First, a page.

Australia: The Land Where Time Began

A biography of the Australian continent 

Antarctica - Geological History

The continent of Antarctica covers an area of about 14,200,000 km2, which is more that the combined area of the USA and Mexico, and is comprised of 2 major continental blocks. East Antarctica is comprised of a single large, stable continental craton of metamorphic basement rocks, mainly from the Precambrian, with intrusions of granite that are overlain unconformably by sedimentary rocks that are generally flat. West Antarctica is comprised of an archipelago of several microplates of mountainous terranes that are metamorphic and volcanic. The boundary zone between the 2 components of Antarctica is marked by the Transantarctic Mountains (TAM), one of the Earth's major chains of mountains.

As 98 % of Antarctica is covered by an ice sheet averaging 1-4 km in thickness geologic knowledge of this continent is limited, though the subglacial topography is known reasonably well from airborne radio-echo sounding technology. Vast areas of Antarctica are shown by subglacial topography maps to lie below sea level, and much of this area below sea level would remain below sea level even if the ice melted completely and the continent rebounded isostatically, these basins being part of the Antarctic marine geologic realm.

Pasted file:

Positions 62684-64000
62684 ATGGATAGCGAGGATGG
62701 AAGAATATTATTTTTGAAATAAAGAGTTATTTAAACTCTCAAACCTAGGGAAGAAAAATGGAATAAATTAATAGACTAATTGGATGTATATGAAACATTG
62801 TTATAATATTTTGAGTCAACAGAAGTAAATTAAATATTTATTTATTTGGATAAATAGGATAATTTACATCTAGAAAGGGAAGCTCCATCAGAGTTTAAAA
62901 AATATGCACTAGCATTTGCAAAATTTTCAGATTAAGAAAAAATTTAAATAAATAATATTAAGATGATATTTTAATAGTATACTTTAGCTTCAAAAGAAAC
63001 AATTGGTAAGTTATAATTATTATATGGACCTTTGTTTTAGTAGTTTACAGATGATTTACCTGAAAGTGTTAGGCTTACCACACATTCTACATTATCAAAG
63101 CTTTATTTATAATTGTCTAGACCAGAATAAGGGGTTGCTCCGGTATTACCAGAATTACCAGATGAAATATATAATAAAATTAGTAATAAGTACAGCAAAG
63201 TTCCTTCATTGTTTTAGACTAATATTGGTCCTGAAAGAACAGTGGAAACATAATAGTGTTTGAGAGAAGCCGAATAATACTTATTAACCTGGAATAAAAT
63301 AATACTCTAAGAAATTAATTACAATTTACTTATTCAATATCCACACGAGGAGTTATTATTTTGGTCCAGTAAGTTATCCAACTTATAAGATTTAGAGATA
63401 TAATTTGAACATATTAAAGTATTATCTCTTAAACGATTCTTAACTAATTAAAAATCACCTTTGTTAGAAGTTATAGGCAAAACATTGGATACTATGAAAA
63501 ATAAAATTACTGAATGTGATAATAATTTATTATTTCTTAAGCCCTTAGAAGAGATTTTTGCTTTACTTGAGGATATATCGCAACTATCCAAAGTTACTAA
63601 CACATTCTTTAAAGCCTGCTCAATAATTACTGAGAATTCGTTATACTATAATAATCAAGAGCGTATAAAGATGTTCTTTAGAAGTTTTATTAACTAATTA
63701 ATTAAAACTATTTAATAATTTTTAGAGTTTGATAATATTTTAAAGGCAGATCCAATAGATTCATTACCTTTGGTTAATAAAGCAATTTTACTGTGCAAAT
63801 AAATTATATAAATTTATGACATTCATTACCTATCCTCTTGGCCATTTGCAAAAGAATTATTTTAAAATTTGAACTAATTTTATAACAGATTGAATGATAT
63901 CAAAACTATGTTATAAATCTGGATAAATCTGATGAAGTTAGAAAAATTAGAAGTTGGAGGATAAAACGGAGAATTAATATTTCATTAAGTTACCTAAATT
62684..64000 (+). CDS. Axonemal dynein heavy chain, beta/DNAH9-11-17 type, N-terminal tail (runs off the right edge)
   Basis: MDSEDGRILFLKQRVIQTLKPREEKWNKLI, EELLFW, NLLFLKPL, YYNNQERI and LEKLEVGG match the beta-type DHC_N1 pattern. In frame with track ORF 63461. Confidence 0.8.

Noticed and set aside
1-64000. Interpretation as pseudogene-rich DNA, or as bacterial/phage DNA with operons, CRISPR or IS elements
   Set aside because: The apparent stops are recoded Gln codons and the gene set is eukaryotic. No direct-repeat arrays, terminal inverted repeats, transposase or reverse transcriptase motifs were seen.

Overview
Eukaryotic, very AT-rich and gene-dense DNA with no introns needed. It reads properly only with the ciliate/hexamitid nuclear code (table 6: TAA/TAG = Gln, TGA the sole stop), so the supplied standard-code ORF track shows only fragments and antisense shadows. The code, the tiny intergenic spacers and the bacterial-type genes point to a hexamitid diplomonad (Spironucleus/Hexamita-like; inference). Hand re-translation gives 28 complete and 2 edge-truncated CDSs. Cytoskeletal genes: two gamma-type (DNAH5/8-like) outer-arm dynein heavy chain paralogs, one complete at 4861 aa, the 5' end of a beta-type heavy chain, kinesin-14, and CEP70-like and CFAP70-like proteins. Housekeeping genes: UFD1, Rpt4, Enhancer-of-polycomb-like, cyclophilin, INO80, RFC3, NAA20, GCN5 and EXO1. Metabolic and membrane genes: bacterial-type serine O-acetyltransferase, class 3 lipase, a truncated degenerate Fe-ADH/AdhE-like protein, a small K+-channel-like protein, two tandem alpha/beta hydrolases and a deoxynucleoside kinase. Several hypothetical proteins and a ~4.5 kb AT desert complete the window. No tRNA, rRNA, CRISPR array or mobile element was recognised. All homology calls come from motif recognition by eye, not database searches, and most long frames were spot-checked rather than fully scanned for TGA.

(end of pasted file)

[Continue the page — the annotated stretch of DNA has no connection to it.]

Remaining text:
Information on the geologic history of Antarctica of necessity draws heavily on published descriptions of strata from continents that were contiguous as part of Gondwana because of the paucity of drill sites on the margins of the continent and outcrops on Antarctica. A framework has been constructed from this available information for predicting stratigraphic successions that should occur in marine and subglacial basins in Antarctica. A summery of Antarctica's geologic history in the context of its association with the other continents comprising Gondwana is the best that can be achieved given the present state of geologic knowledge of the continent.

General construction and components

The Transarctic Mountains, almost 3,500 km long, separates East Antarctica from West Antarctica. The main support for this division is topographic, though further information is gained from deep crustal investigations. An abrupt transition has been revealed along the eastern front of the Transantarctic Mountains by geochemical data, seismic refraction and gravity data (Robinson, 1964; Smithson, 1972; Bentley, 1973; Behrendt et al., 1974; Davey, 1981; Jankowski & Drewry, 1981; Bentley, 1983; Fitzgerald et al., 1986; Kim, McGinnis & Bowen, 1986; Cooper, Davey & Cochrane, 1987b; Kalamarides, Berg & Hank, 1987; Stern & ten Brink, 1989). According to the author1 it is considered that this abrupt change represents the boundary between the East Antarctic Craton, of Precambrian age, and the terranes of West Antarctica that are predominantly terranes of Mesozoic-Cainozoic age.

East Antarctica began forming in the Archaean and had mostly completed by the Cambrian. Most of the developmental history of West Antarctica occurred in the Mesozoic-Cainozoic, the continental blocks that comprise it moving into place much later than occurred in East Antarctica. When discussing the geology and plate tectonic reconstruction of the Antarctic continent this natural subdivision has proven to be convenient.

Sources & Further reading

  1. Anderson, John B., 1999, Antarctic Marine Geology, Cambridge University Press
Author: M. H. Monroe
Last updated 28/07/2013
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